Veterans Come to the Defense of Upside-Down Flag Mural at U.S.-Mexico Border

Created: 31 May, 2018
Last update: 27 July, 2022

By Alexandra Mendoza

After learning that U.S. Customs and Border Protection is evaluating whether to remove an upside-down flag mural painted on the border fence separating San Diego and Tijuana, a group of veterans has come forward in its defense.

Ralph DeSio, a CBP spokesman, said the agency has received complaints about graffiti on federal property, specifically about a painting on the Mexico-facing side of the border wall with Tijuana across from Friendship Park.

The mural was painted five years ago by American artist and veteran Amos Gregory to bring attention to the issue of U.S. veterans deported from the country they fought to protect. The upside-down flag is known among the military as a dire distress signal, said Gregory.

According to the artist, a deported veterans group in Mexico received a phone call a few weeks ago letting them know that the mural would have to be “changed or removed.”

“It’s said, particularly for us as veterans. We risked our lives for, among other things, freedom of expression,” lamented Gregory, who feels that the message behind the mural is being misinterpreted, when it was meant as a reference to the anguish deported veterans feel and the help they need, but never to be disrespectful to the flag or the country.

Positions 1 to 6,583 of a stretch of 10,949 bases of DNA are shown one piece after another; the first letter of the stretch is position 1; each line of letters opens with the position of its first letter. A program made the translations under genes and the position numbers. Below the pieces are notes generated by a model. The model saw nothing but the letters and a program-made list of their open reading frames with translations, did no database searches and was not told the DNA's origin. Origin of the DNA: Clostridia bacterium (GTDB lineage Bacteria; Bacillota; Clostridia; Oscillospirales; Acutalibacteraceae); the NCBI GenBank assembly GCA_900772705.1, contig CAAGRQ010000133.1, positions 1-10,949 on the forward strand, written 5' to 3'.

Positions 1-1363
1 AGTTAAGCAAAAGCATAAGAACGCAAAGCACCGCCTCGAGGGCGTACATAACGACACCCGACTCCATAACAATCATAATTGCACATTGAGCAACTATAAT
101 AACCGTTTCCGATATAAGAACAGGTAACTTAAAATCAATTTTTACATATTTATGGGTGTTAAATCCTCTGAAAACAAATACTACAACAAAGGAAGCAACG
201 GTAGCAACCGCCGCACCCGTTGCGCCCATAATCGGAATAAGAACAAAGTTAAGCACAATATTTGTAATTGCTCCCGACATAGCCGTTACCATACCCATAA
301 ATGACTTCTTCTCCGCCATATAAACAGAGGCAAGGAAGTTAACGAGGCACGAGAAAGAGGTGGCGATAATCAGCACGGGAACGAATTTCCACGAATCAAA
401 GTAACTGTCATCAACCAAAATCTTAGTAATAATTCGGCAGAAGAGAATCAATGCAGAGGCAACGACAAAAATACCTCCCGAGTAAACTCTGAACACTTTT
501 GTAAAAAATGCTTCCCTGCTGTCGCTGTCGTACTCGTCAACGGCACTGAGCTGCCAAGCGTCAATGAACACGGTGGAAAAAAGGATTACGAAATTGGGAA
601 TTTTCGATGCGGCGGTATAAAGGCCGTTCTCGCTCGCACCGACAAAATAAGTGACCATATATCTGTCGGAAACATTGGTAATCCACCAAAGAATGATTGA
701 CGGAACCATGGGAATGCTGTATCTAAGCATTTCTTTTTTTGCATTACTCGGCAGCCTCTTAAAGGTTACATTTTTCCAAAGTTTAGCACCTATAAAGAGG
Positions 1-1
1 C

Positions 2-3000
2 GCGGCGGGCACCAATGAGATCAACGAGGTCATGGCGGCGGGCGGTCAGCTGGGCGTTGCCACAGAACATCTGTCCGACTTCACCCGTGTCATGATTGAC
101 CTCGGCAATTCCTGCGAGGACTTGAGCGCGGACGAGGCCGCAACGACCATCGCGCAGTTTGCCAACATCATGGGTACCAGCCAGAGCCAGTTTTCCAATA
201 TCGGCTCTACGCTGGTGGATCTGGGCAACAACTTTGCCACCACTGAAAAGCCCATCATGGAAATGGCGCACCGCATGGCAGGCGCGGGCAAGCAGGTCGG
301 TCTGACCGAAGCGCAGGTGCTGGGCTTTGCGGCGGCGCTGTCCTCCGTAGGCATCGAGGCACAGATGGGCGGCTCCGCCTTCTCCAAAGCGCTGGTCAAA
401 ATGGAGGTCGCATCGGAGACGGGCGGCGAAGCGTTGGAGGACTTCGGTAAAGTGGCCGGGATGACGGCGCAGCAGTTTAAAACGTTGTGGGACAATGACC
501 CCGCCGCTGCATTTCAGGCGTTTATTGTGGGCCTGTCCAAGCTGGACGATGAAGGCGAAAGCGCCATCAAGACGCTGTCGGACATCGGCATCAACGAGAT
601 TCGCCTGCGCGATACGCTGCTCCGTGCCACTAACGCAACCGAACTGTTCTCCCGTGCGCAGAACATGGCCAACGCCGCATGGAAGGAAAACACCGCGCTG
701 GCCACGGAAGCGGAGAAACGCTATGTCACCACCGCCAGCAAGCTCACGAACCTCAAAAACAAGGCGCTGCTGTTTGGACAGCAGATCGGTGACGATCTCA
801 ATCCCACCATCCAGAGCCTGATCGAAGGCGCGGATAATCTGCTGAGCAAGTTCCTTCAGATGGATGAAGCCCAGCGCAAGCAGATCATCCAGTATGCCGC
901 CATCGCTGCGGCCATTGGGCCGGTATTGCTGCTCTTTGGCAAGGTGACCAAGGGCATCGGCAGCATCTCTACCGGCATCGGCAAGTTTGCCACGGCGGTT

DeSio pointed out that there “currently are no plans to remove the mural,” although “it’s important to understand that we are talking about U.S. Government property, and that all these graffiti or paintings were applied without permission.”

“As we started to investigate (the complaints), it became obvious that skilled artists applied some of the ‘graffiti’ with the intent of creating murals to send a specific political message and/or to beautify the border wall,” said DeSio, noting that the sector’s chief agent decided to contact the artists to engage them in conversation before making any final decision.

As soon as the veterans group learned about the possibility of having the mural removed, they sprang into action. An online petition in favor of keeping the mural has already garnered nearly 35,000 signatures.

Gregory and other veterans also went to the site armed with buckets of paint to maintain the mural, which seen from one angle depicts the upside-down flag, and from the opposite angle lists the names of deported soldiers.

Because the mural is located in a rather emblematic location, it is surrounded by many other pieces conveying messages about immigration and human rights. This, according to its advocates, is why they do not understand why this particular mural is the only one being disputed.

Unified U.S. Deported Veterans director Hector Lopez defended the permanence of the mural, agreeing that its message is not offensive or disrespectful.

“If they want us to right the flag, let’s bring us home,” he shared.